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"Branding" -- the kind practiced by marketing departments
rather than cowboys -- has long been a staple of consumer advertising efforts.
Any among in the folds of our brains: Tide, Coke, Ford, Disney, Alka-Seltzer
and Kleenex among scores of others.
Branding, however, has been largely misunderstood or misapplied by all but a handful of business-to-business, high-tech and industrial advertisers. For one thing, it's hard to define.
Advertising legend Leo Burnett, creator of brand images like the Marlboro man and the Jolly Green Giant, defined brand as "the mystery of what a product or service does that excites people and compels them to choose it over any other." Rival luminary David Ogilvy said it a little more succinctly: brand is "the unique quality of some product or service that makes a compelling difference for the buyer."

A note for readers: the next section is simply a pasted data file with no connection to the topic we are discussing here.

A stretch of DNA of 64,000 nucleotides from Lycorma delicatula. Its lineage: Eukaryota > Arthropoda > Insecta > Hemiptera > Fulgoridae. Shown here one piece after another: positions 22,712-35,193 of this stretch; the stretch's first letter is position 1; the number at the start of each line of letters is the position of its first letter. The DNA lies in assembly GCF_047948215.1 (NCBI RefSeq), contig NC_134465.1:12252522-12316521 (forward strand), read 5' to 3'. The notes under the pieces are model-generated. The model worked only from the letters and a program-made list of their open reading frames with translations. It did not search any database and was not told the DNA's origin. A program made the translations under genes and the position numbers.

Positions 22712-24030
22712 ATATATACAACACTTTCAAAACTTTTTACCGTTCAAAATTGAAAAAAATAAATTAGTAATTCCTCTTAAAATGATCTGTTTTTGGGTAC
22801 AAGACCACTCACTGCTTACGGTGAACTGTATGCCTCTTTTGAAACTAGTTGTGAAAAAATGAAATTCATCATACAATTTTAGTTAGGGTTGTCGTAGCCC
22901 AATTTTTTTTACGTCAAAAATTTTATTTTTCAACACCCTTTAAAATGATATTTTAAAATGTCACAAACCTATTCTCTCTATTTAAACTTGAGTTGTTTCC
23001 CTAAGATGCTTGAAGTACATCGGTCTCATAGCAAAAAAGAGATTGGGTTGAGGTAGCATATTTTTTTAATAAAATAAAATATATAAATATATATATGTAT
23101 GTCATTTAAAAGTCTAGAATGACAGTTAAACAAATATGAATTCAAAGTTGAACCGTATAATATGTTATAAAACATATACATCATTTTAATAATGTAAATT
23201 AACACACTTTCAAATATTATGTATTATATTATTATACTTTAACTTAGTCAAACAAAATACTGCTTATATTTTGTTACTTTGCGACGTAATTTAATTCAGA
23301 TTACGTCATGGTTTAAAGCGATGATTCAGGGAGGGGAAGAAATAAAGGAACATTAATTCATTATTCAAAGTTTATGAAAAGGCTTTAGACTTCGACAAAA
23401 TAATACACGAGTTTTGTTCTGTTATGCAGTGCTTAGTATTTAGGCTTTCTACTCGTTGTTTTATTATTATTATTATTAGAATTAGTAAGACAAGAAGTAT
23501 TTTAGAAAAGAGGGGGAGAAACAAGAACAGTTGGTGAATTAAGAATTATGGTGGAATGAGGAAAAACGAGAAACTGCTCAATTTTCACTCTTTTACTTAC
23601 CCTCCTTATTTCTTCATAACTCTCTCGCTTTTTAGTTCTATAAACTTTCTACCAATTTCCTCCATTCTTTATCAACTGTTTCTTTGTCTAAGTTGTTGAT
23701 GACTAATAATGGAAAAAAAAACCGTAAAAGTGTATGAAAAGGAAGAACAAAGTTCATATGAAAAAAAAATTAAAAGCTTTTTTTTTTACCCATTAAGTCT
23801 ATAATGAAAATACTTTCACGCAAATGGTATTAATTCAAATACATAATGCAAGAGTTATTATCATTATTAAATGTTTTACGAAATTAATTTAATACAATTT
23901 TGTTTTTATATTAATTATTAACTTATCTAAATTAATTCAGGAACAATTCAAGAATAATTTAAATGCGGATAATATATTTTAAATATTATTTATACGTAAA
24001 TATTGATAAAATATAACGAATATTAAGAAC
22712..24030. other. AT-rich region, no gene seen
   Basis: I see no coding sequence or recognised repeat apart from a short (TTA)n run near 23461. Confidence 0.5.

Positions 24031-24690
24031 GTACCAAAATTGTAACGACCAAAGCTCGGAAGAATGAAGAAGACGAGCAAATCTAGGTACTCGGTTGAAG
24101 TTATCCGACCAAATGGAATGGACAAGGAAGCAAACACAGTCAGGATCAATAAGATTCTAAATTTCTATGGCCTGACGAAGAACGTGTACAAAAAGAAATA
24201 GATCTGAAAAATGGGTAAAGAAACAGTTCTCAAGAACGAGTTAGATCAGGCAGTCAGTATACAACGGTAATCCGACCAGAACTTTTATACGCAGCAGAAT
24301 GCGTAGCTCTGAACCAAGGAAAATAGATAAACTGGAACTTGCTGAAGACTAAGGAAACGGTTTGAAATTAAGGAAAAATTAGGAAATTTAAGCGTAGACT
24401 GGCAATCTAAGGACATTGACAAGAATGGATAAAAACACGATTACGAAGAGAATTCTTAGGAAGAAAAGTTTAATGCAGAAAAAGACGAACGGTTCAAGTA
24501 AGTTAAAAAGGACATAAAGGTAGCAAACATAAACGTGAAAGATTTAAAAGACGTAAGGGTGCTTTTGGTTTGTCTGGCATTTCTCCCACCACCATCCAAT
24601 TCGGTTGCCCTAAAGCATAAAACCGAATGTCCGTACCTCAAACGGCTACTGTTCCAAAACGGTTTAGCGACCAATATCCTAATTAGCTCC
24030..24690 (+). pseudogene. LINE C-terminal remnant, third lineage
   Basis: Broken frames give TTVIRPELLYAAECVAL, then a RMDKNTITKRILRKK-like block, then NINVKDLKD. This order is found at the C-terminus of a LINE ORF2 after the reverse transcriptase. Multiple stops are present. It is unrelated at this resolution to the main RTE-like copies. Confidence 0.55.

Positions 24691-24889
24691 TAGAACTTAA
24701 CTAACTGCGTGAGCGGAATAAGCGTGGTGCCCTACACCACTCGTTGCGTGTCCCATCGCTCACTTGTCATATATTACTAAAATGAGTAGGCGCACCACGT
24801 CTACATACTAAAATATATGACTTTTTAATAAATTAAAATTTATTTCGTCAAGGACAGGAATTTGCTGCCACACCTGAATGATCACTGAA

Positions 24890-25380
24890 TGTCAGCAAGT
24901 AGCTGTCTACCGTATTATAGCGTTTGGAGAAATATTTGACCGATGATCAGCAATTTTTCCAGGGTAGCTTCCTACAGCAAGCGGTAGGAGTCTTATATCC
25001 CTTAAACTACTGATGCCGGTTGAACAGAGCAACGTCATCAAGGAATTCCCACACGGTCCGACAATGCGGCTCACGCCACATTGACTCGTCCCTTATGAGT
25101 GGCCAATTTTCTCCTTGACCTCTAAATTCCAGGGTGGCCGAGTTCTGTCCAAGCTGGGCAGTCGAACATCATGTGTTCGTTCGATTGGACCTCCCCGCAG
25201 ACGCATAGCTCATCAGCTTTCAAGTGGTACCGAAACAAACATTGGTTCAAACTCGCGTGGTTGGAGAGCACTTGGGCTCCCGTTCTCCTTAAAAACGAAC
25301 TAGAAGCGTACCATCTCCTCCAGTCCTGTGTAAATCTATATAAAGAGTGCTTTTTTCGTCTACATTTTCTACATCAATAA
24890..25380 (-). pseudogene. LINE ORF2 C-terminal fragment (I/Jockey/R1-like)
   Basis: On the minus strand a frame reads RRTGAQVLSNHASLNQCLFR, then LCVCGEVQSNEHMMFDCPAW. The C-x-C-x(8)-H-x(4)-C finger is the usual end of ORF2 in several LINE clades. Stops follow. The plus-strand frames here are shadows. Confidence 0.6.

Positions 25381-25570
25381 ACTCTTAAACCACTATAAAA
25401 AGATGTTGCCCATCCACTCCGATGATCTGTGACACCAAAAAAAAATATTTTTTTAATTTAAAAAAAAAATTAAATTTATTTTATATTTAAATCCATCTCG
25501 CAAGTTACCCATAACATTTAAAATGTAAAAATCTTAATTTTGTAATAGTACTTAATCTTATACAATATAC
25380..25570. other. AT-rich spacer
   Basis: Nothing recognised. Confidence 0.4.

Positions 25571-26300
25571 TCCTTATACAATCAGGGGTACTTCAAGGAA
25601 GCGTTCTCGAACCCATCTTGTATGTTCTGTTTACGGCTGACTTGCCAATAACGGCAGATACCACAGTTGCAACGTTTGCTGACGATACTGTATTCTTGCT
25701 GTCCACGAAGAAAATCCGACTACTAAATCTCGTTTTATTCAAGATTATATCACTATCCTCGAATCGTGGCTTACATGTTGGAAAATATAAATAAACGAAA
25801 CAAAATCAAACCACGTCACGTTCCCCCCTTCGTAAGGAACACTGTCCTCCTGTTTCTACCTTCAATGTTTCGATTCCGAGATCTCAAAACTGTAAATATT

Now, a compelling difference for the buyer sounds like something worth having whether you're selling bagels or building materials, but here are the four primary functions of a branding program as supplied by Chuck Pettis, author of TechnoBrands.
Having a strong brand name engenders a great deal of loyalty and repeat business, lets you charge top dollar for your products and makes it dramatically easier for you to bring new products to market. But achieving a strong brand name is not quick, easy or cheap.
One of the most remarkable high-profile branding efforts ever undertaken by a technology company was the "Intel Inside" campaign of the early 90s. Most marketers now agree that it certainly achieved the goals of branding as Chuck Pettis describes them, but it was a huge multimedia effort involving millions of dollars and using media like television and outdoor not commonly associated with component manufacturers.
If you have the money, the tenacity and the chutzpah to commit to a branding effort, here are a few points on the topic to keep in mind.
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